Alozie Bright Chiazam
University of Nigeria Nsukka
Department of History and International Studies
A paper presented at the Association for the Promotion of Nigegrian Languages and Culture (APNILAC) conference held at the Main Hall, University of Nigeria, Enugu Campus on 17th-20th November, 2011.
After about three decades of military rule, Nigeria found herself again in the mainstream of democratic government. This development was heralded as an avenue to usher in democratic stability and good governance. However, contrary to widespread expectations, the post-military regime became an avenue for the explosion of violent ethno-religious conflicts in Nigeria. As a matter of fact, since the emergence of democracy in May 1999, not less than one hundred ethnically and religiously instigated conflicts have occurred in Nigeria which resulted in loss of lives and unquantifiable material and psychological damage. Drawing from documentary research and findings, this paper probes the persistent spate of ethno-religious crises in Nigeria and its harmful implications on democratic consolidation in Nigeria. It investigates the history, causes and manifestations of ethno-religious conflicts in Nigeria and maintains that unbridled lust for power, corruption, religious intolerance and the failure of the government to deliver democratic dividends, have resulted in these conflicts between ethnic and religious groups in the country. In the light of all these then, can democracy thrive in an atmosphere of crises? Can Nigeria come out of ethno-religious conflicts? If so, what steps can the government take to rein in the menace of these crises? Finally, the paper provides submissions for curbing this social epidemic, which has become a permanent feature of the Nigerian social polity. Keywords: Nigeria, Ethno-religious, Crises, Democracy, Development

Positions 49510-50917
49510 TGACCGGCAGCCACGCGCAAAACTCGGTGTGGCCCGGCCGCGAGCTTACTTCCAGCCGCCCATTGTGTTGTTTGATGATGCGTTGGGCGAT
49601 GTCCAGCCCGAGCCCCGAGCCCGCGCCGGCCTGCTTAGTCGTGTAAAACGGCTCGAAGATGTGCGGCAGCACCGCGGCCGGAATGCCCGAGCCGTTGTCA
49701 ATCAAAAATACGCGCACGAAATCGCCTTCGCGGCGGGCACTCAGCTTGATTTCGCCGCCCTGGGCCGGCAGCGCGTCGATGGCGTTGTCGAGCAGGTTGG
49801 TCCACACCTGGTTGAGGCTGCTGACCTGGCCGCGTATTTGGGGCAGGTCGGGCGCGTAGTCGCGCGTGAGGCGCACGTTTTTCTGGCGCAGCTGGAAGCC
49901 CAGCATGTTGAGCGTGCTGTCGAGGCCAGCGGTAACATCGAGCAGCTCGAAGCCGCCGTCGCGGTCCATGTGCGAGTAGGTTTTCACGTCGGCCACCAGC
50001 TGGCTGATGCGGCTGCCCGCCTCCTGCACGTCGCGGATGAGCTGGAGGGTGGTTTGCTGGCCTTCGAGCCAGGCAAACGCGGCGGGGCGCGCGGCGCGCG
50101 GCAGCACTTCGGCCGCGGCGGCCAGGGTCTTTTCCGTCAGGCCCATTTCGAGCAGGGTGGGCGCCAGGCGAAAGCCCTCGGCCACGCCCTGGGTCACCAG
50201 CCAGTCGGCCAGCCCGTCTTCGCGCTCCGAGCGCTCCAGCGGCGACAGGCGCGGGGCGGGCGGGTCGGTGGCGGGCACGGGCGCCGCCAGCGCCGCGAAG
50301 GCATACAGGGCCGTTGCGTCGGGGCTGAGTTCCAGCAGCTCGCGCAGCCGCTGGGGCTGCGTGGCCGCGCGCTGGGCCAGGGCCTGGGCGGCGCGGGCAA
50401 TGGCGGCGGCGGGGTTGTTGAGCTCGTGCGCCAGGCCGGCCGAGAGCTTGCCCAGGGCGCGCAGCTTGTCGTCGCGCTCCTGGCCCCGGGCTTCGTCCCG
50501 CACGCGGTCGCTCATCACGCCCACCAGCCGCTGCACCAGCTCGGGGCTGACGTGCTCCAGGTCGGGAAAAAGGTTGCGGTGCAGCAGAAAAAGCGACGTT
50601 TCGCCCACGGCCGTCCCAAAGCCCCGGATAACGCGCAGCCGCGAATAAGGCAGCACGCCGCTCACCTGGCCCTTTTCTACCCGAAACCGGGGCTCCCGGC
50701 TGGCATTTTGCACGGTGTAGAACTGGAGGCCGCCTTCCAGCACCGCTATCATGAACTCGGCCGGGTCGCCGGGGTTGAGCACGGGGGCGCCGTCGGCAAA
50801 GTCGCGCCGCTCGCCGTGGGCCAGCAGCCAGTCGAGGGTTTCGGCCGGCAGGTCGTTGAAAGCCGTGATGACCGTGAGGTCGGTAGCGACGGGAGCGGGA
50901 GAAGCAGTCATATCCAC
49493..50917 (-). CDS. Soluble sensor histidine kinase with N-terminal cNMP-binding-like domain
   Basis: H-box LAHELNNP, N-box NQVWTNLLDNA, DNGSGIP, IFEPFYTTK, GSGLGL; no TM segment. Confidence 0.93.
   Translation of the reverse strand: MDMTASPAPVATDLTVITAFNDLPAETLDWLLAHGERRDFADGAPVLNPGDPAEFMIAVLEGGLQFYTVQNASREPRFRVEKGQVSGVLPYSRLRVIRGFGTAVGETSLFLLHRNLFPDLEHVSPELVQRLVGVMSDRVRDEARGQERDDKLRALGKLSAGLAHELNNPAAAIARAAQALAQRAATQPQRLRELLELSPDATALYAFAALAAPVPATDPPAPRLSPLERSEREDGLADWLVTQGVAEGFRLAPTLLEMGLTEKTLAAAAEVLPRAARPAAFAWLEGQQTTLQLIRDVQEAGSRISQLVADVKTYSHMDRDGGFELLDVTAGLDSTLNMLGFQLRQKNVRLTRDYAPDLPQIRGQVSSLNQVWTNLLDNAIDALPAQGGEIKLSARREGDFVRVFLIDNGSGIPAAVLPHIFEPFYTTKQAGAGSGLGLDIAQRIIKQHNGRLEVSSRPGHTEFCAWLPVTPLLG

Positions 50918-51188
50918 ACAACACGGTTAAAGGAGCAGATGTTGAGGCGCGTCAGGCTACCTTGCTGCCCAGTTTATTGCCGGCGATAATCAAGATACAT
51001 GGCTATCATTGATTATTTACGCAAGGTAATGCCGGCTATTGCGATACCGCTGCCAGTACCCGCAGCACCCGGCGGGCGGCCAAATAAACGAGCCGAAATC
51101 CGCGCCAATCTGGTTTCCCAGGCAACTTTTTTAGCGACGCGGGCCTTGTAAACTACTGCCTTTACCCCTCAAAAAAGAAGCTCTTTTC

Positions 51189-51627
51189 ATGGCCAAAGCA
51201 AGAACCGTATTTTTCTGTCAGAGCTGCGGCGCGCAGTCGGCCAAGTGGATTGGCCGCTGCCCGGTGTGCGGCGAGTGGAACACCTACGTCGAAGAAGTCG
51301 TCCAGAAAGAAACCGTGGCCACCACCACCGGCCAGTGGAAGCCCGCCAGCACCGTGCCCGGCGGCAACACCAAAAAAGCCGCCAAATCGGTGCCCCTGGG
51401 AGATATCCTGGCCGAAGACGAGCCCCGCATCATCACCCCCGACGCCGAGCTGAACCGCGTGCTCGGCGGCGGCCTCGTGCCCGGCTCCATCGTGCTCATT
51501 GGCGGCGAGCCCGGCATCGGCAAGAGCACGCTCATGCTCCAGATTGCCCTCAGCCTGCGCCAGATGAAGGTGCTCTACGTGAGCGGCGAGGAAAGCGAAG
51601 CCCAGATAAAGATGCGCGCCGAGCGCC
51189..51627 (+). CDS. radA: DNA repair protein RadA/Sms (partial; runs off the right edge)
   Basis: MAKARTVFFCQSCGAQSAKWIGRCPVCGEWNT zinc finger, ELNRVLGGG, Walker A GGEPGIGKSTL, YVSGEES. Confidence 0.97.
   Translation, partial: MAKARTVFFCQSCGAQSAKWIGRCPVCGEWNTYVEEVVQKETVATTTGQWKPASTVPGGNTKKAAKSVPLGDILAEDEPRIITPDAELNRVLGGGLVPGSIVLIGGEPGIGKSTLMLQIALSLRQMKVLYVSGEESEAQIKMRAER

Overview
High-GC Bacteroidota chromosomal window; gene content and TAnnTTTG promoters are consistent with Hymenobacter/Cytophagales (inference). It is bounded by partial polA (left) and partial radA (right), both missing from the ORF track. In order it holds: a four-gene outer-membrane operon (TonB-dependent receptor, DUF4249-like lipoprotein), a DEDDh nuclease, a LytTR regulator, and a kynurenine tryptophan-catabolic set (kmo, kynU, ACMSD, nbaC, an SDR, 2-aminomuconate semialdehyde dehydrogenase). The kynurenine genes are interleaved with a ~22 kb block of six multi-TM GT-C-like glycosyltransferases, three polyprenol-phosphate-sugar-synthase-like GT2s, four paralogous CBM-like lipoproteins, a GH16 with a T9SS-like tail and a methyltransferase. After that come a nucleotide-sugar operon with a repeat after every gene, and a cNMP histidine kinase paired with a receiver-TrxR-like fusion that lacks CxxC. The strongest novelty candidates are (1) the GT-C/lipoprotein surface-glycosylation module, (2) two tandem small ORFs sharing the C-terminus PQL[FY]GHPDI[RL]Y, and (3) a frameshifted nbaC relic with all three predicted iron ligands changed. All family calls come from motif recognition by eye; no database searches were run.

Democracy could be said to be a seed: when you sow bountifully, you reap bountifully. Thus, one of the dividends of democracy, which Nigerians have reaped in abundance since the transfer of power from the military to the civilians on May 29, 1999, is the rising wave of ethno-religious conflicts with devastating and untold consequences on lives and property (Jega, 2007: 116). Nigeria is a very populous nation in Africa with diverse cultural heritage. In fact, the country has a population of over 140 million and over 400 ethnic groups belonging to different religious sects as well (Salawu, 2010: 345). Since the attainment of independence, Nigeria has remained a multi-ethnic nation, which has been grappling with the problem of ethnicity on the one hand and that of ethno-religious conflicts on the other hand. At the inception of independence, for administrative expediency the various ethnic factions were fused and merged together by the colonialists. Then, the colonial masters left and things started falling apart, the center no longer held. No ethnic group desired to see the other. Little wonder then that the former Secretary of State at the British Colonial Office (1952-1959), Sir Peter Smitters regretted the action taken by the British to merge diverse ethnic groups into one in Nigeria. According to Ali (2004) cited in Adebayo (2010: 214), he was reported to have lamented that it was extremely dangerous to force diverse radical and social entities into single rigid political structure. However, that statement was medicine after death; the deed had been done. Indeed, a conglomerate of almost four hundred ethnic groups, each having its distinct history, language, culture and political systems before the colonial rule, all preserved in mitigated forms with the British system of governance super-imposed and named Nigeria really had future implications for unity. The colonial administration, for...